published December 16, 2009 by Ben Adams

Fishing the Spring River

We have some pretty tough fishing conditions here in North Central Arkansas. The lakes are unseasonably high. In an effort to bring Bull Shoals and Norfork under control, the Corps of Engineers are running both dams at near maximum levels and have opened several flood gates at each dam to increase the flows further.

As a result, both the White and Norfork rivers are extremely high and treacherous to boating. Wading is out of the question. We have had some very cold temperatures that have put the smallmouth down on the Buffalo River and Crooked Creek. It is time to consider alternatives. One inviting nearby option is the Spring River.

The Spring River is formed by the outflow of Mammoth Spring in North Central Arkansas and is the second largest spring fed river in the world. Although there are two dams on the Spring, they are relics of the Rural Electrification Program and are no longer used to generate electricity. Therefore, this is a free flowing river and is not subject to the fluctuations of our tail waters. It is very popular with canoeists, particularly novices. It can get quite congested during the summer but the boating crowd thins significantly as soon as the temperatures drop. You will see few if any canoes this time of year.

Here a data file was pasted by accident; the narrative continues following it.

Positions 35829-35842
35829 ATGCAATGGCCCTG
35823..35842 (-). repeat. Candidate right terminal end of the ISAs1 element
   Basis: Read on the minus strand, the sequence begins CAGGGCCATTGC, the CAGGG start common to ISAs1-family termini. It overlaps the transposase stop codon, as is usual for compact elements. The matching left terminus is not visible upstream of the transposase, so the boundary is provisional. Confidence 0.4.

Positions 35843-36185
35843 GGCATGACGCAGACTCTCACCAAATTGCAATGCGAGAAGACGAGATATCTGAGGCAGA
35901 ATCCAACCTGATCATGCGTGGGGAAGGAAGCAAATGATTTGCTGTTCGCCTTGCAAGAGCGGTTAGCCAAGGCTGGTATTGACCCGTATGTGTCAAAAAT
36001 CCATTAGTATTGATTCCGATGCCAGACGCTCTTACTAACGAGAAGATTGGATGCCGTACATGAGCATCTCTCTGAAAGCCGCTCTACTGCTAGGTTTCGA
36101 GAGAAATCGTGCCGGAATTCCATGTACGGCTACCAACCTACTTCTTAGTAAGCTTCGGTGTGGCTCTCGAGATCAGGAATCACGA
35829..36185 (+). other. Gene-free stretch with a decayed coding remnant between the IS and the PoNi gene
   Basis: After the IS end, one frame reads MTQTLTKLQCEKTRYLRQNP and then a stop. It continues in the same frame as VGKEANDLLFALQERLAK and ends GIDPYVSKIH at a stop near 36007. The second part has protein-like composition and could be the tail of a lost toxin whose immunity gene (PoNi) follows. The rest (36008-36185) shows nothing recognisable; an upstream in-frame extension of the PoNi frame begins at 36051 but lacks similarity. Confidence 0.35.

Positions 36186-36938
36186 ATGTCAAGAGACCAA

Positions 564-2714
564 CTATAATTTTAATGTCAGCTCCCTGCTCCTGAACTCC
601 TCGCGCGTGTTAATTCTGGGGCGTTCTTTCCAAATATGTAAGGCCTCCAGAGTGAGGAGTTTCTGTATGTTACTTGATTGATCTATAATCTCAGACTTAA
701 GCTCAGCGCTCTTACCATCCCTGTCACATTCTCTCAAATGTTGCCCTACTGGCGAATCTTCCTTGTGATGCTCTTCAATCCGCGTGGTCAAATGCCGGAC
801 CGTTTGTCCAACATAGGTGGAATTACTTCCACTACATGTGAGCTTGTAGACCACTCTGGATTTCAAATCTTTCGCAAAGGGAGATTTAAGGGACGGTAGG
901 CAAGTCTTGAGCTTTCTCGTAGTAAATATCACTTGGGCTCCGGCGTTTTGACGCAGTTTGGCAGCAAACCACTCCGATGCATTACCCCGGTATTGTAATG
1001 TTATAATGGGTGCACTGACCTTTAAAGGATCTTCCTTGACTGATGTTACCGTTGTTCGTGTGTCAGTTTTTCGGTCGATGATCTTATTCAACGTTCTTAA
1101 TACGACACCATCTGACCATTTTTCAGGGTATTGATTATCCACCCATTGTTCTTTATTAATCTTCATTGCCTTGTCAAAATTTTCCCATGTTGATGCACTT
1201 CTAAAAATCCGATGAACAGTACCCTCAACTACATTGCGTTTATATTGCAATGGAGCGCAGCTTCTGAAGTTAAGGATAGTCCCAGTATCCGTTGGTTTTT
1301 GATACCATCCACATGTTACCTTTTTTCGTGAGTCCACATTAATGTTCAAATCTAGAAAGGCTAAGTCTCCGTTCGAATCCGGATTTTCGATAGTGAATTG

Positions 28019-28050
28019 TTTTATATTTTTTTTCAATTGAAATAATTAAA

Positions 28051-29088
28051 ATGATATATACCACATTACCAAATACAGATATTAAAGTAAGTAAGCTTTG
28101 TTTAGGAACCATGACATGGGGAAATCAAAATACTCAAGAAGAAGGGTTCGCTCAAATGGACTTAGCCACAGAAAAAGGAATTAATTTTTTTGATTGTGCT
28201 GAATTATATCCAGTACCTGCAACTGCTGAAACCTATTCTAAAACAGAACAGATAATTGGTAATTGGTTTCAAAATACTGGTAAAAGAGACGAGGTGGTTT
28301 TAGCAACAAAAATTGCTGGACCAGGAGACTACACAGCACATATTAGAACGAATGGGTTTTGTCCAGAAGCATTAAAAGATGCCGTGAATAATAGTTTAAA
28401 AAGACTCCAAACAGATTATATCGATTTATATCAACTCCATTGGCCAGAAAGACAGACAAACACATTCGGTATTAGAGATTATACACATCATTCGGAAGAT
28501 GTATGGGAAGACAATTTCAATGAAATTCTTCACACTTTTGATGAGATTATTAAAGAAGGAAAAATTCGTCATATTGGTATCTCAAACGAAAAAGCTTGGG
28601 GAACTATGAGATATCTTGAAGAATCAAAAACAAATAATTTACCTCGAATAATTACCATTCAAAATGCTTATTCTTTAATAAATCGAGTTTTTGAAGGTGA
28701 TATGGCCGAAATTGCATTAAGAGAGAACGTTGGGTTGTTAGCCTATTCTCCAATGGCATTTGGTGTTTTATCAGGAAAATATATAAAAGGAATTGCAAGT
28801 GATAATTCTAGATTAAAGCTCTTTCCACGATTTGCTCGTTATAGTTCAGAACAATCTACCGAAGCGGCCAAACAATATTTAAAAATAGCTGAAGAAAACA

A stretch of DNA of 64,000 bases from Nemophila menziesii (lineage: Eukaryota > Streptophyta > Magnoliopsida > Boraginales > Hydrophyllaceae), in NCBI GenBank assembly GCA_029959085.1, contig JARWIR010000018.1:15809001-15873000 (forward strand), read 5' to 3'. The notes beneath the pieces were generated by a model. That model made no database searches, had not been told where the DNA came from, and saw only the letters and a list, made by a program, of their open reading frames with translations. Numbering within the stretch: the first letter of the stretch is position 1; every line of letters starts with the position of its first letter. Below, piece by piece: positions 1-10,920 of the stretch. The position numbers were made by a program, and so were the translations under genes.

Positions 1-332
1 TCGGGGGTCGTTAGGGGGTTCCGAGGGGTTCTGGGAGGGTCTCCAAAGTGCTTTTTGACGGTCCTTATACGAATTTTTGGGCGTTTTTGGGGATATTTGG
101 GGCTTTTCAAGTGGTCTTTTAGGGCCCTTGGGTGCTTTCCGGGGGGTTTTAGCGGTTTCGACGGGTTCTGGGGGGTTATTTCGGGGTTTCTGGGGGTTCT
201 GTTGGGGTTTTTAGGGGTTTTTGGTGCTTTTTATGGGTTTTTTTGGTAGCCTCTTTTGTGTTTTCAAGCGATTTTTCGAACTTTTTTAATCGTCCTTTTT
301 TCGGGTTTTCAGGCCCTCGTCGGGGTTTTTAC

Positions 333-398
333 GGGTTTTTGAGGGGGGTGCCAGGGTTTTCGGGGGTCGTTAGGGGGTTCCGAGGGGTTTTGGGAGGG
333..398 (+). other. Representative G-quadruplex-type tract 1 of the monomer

The trout water runs from Mammoth Spring State Park to Many Islands Campground near Hardy, a distance of eleven miles. In addition to brown and rainbow trout, I have also caught walleye, bream and smallmouth.

Come inside the Arkansas Fishing Forum for the rest of the column from fishing guide John Berry.


About the Author

Ben Adams





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